Bill Clinton shows us how to handle hecklers

A couple days ago, Bill Clinton gave a speech to people supporting his wife’s campaign. Some guy, dressed as a robot, interrupted his talk, demanding an apology for some rapper, and threw papers around. Clinton, in a calm manner, told him “you need to find more environmentally responsible ways to protest” and “you can disagree with me without killing trees.”

Now, Clinton had the audience on his side (he’s obviously very popular among his wife’s supporters), but he did several things right that we can learn from when we’re heckled during a talk:

Mitt Romney – Faith in America

All week, the media has been speculating about Governor Romney’s speech about his religion. Will it hurt him or harm him? Is this the right time for such a speech? Why does he need to give such a speech in the first place?

As someone who has lived in Massachusetts my whole life, I am quite familiar with Mitt Romney. I remember when he came close to taking Ted Kennedy’s senate seat away from him, his talk during the closing ceremony of the Utah Winter Olympics, and his campaign and four-year term as Governor.

Gender, race & religion: The odd media coverage of the 2008 Election

In a recent CIO Insight article, Elizabeth Edwards has an interesting quote about the lack of media coverage for her husband, 2004 Vice Presidential Nominee John Edwards. She states “We can’t make John black, we can’t make him a woman. Those things get you a lot of press, worth a certain amount of fundraising dollars.”

Keep others interests in mind

I subscribe to the This Is True mailing list. They ran an article a while back about someone giving Vice President Dick Cheney “a piece of their mind” and getting talked to by the secret service for doing so (the secret service accused the person of “harassing” and “threatening” Cheney). I’ve been trying to dig up the details on the story for those interested, but the details are actually irrelevant for the purpose of this article. In any case, it re-enforced one of my keys of good communication: always present an idea or opinion with the other person’s interests in mind.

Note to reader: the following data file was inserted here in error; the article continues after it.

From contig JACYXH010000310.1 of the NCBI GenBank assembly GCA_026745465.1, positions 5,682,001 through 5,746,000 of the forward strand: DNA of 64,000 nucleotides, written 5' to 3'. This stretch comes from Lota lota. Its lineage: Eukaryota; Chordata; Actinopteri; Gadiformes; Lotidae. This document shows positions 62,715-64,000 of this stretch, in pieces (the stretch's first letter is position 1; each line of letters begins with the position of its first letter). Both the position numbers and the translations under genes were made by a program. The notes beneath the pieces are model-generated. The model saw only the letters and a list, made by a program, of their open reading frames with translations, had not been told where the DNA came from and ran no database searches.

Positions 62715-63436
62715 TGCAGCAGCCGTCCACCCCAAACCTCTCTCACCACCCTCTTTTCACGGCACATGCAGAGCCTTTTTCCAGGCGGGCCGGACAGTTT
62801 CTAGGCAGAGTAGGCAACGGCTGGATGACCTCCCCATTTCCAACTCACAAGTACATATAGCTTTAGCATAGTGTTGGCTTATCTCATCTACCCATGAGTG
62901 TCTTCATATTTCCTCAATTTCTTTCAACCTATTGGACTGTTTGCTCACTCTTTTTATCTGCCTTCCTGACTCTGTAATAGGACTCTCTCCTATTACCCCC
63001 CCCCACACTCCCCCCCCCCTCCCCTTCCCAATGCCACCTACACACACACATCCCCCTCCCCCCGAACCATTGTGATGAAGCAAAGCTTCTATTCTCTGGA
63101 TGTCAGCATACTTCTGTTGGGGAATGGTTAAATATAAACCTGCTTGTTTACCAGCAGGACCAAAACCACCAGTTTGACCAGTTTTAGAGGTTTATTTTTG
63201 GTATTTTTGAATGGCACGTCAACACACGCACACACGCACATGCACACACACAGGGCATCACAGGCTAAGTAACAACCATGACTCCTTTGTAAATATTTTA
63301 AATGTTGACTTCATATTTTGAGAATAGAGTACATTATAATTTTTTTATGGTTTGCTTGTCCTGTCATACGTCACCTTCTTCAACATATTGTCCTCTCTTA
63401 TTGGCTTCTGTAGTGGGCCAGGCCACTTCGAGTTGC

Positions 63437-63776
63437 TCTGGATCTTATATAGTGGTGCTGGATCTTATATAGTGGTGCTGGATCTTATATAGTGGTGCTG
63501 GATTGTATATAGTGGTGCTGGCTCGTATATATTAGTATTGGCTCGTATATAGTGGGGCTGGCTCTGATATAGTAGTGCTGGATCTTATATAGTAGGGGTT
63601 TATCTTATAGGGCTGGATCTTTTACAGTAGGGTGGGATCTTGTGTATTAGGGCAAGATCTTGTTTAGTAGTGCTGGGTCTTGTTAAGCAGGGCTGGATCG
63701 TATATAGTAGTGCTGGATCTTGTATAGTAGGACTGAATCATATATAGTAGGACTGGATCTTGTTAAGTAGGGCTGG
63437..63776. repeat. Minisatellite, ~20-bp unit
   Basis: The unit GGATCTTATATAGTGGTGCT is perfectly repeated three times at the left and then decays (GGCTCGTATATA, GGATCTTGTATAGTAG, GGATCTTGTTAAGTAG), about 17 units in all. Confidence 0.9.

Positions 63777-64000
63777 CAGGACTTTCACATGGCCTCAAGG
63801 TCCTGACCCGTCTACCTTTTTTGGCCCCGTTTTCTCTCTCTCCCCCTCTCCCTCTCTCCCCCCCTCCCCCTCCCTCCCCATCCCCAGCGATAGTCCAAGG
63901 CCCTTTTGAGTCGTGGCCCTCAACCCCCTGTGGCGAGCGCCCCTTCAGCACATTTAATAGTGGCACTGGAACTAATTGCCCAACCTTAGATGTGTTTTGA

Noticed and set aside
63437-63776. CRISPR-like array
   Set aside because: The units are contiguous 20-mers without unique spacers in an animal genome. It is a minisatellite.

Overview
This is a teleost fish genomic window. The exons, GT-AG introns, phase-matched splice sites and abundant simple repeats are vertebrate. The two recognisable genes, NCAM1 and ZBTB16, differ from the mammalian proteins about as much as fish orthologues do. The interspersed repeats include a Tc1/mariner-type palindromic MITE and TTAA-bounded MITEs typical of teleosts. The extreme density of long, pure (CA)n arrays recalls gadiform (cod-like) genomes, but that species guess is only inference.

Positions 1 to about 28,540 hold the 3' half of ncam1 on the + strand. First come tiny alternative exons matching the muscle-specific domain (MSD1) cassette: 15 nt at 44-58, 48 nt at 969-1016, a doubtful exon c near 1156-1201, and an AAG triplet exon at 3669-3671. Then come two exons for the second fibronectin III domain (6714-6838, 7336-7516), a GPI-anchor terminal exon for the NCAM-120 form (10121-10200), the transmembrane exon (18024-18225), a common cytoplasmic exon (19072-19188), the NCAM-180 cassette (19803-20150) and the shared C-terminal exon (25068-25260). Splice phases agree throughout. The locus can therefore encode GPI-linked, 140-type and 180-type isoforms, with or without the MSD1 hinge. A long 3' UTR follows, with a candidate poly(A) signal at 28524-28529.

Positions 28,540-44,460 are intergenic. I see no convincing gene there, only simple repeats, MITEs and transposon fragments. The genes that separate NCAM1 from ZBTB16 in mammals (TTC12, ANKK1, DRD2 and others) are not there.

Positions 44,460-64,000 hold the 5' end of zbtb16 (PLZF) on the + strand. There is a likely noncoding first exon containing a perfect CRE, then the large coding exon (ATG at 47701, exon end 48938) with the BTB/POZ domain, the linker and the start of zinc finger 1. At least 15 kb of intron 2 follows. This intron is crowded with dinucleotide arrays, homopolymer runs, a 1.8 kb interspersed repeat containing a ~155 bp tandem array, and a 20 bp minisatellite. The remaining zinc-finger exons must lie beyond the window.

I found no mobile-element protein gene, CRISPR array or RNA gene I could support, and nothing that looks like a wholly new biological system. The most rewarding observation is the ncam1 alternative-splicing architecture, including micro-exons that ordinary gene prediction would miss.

Two envelopes

There’s an old story about a manager being fired and leaving his successor two envelopes. The envelopes, labeled #1 and #2 are to be opened in that order when the new manager gets in a tough situation. The story goes that the new manger gets in a bind, opens #1 which has a note inside that reads “Blame it on me.” This works for a little while and then another major problem arises. The new manager opens up #2 which contains a note that reads “Prepare two envelopes.”

The Unexpected – it can be good or bad

A few weeks ago, I came across a web site that had the audio of speeches from the 2006 TED Conference. TED stands for Technology, Education & Design and the organization behind it describes the conference as an “invitation only event where the world’s leading thinkers and doers gather to find inspiration.” I listened to two of the speeches – they we each by a well known person that I know quite a bit about. I really liked one speech and really disliked the other, which I expected would happen. What I didn’t expect was that each speech had an effect on me which was the complete opposite of what I expected.

A quick note about politics

Something I see all too often is people allowing their political beliefs to ruin their relationships. I’ve heard people in business settings say things like “I can’t stand him, he’s a Republican” or “don’t waste your time talking to that Liberal.”

Those of us that are interested in politics have some strong beliefs that we’re really passionate about. And yes, it’s fine to think that people on the other side of a particular issue are wrong. But don’t let it get in the way of your friendship or relationship.